The same cities are not thought of as capable of hosting both Summer and Winter Olympics. You need gigantic urban centers for the Summer Games, and Winter Games require state-of-the-art ski resort towns or large cities next to mountain ranges. There are a few that might be possible in theory- Munich, 1972's summer host, made a bid for the 2018 Winter Olympics, but lost out- so never say never, but there aren't many that can have that kind of dream.
Although there is one city that doesn't have to dream, because it's already done it.
The host city can't host every single event on its own. Some events get farmed out to satellite towns around the general area- sailing gets farmed out to a coastal town, canoe/kayak and rowing needs a town with a still or manmade lake and possibly a river location as well, soccer needs multiple venues and is shared with several cities around the host nation, mountain biking and BMX need some fairly hilly terrain and/or parkland, skiing needs a mountain, biathlon and cross-country skiing needs rural, semi-hilly-but-traversable terrain with some kind of trail, and then there are the various suburbs and outlying towns that manage to score random events that end up falling outside the main competition complex.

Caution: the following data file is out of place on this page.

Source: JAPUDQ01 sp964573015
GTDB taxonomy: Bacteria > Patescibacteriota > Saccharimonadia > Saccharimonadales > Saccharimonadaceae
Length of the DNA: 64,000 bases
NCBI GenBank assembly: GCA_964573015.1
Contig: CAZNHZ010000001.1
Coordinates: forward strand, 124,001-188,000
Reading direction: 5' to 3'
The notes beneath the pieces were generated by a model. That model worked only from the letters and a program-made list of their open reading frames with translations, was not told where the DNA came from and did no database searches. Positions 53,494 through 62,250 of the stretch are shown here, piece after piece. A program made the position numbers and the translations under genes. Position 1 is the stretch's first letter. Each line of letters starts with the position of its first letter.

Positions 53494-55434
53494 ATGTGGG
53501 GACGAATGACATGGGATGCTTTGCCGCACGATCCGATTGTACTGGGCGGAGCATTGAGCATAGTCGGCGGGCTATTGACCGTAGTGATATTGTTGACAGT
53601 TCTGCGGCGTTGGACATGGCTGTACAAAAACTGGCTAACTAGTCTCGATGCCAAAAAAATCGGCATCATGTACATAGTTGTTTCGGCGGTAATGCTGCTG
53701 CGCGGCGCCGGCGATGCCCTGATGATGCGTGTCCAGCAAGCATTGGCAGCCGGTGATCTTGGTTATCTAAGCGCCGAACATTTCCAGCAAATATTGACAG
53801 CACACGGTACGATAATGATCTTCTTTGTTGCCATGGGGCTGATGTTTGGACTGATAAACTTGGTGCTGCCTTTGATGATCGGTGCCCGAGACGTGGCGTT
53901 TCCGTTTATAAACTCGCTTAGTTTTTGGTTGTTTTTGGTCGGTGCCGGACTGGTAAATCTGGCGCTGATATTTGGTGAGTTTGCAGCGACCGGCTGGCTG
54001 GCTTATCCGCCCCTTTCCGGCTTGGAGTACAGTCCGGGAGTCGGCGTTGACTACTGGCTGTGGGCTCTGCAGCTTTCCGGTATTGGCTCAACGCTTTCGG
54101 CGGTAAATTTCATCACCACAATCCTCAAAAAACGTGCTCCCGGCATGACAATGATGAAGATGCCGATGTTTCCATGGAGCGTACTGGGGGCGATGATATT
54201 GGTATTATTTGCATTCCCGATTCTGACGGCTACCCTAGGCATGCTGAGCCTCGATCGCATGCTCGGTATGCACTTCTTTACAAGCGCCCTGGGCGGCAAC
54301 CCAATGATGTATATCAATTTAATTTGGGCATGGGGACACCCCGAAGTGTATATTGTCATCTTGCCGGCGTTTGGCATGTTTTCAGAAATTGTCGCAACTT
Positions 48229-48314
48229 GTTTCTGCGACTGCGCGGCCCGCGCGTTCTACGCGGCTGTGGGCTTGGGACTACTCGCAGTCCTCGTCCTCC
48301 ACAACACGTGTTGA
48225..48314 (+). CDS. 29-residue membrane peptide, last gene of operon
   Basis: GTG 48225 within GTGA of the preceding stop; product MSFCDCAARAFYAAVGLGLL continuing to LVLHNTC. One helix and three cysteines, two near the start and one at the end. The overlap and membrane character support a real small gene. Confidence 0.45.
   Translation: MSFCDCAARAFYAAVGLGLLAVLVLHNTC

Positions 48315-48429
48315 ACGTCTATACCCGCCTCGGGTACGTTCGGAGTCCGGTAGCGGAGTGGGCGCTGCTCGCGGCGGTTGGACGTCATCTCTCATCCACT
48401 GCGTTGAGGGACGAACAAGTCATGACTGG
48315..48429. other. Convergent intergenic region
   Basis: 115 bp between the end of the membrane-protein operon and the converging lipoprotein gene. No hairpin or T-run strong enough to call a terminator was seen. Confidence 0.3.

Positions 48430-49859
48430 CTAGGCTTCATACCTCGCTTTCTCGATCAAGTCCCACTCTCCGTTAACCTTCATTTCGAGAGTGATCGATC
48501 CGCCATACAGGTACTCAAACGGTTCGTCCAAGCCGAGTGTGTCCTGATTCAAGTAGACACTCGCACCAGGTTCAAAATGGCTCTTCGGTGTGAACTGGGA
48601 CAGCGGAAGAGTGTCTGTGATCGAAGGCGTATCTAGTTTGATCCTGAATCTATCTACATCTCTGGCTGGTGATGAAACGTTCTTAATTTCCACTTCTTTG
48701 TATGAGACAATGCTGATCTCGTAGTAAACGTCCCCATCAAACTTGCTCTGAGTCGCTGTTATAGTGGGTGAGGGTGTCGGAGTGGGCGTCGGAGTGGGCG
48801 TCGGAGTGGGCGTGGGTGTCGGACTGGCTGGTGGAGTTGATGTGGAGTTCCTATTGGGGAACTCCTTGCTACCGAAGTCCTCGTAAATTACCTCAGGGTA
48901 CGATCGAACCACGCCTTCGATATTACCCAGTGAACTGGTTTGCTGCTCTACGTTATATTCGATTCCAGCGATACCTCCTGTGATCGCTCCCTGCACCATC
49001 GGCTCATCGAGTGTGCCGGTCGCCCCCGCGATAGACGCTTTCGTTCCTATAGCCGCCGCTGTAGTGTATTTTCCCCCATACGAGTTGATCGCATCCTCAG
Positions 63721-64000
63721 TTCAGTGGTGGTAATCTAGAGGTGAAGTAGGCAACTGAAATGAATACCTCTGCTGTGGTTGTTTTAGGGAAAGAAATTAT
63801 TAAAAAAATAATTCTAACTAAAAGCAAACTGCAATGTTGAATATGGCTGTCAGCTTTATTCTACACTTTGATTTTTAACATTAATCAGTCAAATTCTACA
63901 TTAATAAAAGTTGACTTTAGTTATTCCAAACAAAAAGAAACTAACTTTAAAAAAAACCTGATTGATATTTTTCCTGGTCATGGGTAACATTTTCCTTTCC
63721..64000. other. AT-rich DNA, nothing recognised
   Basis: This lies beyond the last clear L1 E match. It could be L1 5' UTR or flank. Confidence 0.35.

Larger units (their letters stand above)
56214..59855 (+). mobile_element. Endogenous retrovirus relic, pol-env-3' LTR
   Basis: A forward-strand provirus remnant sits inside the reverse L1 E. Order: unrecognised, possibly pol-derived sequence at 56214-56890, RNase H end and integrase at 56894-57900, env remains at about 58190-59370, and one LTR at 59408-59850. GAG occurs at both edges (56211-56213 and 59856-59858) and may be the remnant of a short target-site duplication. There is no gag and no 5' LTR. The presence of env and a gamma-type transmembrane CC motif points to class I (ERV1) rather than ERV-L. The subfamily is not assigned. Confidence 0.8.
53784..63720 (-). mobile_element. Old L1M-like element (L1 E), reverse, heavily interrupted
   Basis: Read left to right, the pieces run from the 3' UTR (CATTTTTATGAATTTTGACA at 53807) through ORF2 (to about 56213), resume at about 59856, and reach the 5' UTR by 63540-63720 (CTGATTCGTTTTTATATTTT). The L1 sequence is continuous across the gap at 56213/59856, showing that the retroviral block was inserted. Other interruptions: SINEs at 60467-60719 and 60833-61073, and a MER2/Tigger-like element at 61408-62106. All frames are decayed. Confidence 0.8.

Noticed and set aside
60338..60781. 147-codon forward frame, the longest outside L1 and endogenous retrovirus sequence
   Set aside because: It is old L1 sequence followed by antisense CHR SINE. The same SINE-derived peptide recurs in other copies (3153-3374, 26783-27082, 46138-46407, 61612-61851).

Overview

Karuizawa, Japan is one such satellite town. When Tokyo hosted the Summer Games in 1964, Karuizawa, a get-away-from-it-all town for residents of Tokyo, was called upon to host the equestrian events. The town sits in Nagano Prefecture, so when Nagano won hosting duties for the Winter Olympics in 1998, Karuizawa was in position to be a satellite town again, and they were given the curling competition. To date, they're the only city that's seen competition in both Olympic seasons.
At least until Munich bids again, that is.